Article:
"Nabbing a bank robber or a big con guy is seen as so old-timey and passé by the top brass at the Justice Department," says Mark Reichel, a criminal-defense attorney who has defended several "eco-terrorists." "If you can bust an ELFer or an ALFer, you're big time — you move ahead in the organization."
In January, Attorney General Alberto Gonzales held a press conference to announce the success of Operation Backfire, a federal bust that resulted in the indictment of eleven members of the Family. It is the single biggest roundup of environmental activists in U.S. history. It is also part of a larger federal crackdown that radical environmentalists call a "green scare." In the past year alone, the government has indicted longtime animal-liberation hero Rodney Coronado for making a speech in San Diego in which he answered an audience question about how to set a jug of gasoline on fire; convicted six members of Stop Huntingdon Animal Cruelty for posting the home addresses of executives of an animal-testing company on the group's Web site; and arrested three young activists in California who had purchased ingredients at Kmart to make a plastic explosive — not realizing that their pal "Anna," a twenty-year-old anti-war protester with pink hair, long legs and an overtly stated hankering to blow shit up — was an FBI plant paid $75,000 for her troubles. One of the guys, with whom Anna sometimes shared a bed, now faces seventeen years behind bars.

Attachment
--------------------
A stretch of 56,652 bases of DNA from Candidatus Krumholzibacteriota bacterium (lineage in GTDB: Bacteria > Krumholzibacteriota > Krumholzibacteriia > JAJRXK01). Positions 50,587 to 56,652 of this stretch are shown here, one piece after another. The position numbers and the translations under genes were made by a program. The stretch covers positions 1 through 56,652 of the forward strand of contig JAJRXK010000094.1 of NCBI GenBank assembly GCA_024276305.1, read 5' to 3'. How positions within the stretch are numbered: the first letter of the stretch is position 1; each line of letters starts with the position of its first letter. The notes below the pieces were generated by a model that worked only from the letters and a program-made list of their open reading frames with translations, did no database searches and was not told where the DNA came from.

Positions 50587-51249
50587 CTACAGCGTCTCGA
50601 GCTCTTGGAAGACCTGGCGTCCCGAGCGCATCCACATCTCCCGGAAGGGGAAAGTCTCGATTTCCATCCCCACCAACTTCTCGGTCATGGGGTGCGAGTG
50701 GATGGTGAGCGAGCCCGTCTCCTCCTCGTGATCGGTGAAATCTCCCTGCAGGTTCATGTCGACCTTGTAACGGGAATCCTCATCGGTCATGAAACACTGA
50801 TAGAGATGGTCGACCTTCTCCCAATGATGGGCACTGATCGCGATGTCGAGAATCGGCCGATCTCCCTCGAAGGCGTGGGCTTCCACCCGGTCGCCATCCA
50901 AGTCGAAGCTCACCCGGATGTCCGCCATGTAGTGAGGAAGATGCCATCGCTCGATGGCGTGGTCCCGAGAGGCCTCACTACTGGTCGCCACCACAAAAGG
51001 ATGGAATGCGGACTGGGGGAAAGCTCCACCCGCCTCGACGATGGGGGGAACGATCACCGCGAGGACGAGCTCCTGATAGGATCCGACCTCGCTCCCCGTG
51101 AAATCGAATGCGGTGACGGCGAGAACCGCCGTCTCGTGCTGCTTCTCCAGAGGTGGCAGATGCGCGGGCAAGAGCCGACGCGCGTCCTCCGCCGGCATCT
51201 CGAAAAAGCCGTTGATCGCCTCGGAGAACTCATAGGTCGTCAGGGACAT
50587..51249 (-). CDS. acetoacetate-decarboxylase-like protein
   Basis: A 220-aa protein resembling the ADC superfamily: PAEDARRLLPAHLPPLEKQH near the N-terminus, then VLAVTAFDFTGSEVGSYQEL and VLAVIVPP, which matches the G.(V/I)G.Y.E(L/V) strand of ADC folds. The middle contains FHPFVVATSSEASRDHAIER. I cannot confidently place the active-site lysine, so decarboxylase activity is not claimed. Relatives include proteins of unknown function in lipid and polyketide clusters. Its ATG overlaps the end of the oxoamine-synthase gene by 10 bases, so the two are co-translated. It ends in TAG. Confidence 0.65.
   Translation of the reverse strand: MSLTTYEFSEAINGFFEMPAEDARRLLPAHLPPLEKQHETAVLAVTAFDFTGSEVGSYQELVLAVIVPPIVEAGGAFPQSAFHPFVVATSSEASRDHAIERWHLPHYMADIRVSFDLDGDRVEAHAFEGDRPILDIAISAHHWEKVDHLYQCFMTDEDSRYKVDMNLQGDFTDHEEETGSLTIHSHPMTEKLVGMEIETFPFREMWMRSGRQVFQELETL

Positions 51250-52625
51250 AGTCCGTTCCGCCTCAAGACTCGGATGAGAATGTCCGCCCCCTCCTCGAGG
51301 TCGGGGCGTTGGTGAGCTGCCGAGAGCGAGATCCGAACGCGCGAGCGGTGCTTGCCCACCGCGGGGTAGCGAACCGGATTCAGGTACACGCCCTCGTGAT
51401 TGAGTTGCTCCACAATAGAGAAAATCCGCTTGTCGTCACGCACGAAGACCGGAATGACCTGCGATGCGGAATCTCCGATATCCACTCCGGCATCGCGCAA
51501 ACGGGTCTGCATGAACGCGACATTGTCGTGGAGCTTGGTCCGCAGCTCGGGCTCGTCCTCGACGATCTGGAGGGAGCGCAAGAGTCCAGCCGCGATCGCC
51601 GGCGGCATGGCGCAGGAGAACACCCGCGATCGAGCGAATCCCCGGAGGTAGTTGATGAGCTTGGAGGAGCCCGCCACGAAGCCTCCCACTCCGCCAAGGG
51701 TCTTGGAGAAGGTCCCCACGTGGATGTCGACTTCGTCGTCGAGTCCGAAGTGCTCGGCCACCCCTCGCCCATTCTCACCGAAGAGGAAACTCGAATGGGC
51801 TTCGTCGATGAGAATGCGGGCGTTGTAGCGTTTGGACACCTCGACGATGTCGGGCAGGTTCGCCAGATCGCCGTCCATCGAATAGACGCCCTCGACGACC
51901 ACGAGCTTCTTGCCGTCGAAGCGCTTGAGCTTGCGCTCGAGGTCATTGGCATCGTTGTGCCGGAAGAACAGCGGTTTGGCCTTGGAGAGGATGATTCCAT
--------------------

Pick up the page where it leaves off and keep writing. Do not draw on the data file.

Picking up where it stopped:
Branding activists as terrorists not only makes for good headlines, it also results in longer prison sentences. In 2001, forest advocate Jeffrey "Free" Luers, perhaps today's most passionately embraced eco-martyr, was sentenced to nearly twenty-three years for setting fire to three Chevy SUVs. The Family faces far more prison time. Under a 2003 order by then-Attorney General John Ashcroft, any arson set with a timer must be prosecuted under a post-Oklahoma City statute that defense lawyers call "the hammer." Under standard arson charges, the maximum sentence is five years for each building or car that is set ablaze. Under the hammer, the mandatory sentence for a single act of arson is a minimum of thirty years in prison. For two, the minimum is life — with no possibility of parole. The government wants to sentence some members of the Family to life plus 1,015 years.